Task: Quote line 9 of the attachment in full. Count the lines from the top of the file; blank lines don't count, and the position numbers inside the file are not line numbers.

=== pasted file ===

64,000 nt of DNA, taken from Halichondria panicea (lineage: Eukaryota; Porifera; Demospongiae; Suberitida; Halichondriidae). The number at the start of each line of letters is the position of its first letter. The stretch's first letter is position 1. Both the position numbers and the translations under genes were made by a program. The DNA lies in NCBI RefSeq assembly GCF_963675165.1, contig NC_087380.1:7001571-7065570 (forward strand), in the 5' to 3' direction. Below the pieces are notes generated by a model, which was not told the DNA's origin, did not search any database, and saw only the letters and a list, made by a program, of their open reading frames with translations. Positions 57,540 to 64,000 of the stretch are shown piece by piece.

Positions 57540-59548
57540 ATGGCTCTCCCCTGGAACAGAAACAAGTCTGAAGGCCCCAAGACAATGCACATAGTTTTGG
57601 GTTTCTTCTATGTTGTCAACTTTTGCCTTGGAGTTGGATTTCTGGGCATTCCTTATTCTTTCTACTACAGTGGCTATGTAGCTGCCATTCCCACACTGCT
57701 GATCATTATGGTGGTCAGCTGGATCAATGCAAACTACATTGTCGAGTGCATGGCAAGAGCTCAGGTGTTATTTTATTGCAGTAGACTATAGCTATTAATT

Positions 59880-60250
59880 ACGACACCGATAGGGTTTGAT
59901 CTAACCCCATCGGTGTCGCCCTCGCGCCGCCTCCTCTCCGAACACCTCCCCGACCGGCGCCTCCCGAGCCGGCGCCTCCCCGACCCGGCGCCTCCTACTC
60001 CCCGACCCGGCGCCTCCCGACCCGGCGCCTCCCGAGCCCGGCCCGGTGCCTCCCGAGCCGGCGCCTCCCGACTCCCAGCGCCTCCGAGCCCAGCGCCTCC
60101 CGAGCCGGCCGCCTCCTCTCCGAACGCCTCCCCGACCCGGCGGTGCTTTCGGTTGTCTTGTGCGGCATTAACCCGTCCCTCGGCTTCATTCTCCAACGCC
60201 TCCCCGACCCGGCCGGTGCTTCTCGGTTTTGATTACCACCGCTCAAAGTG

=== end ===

60001 CCCGACCCGGCGCCTCCCGACCCGGCGCCTCCCGAGCCCGGCCCGGTGCCTCCCGAGCCGGCGCCTCCCGACTCCCAGCGCCTCCGAGCCCAGCGCCTCC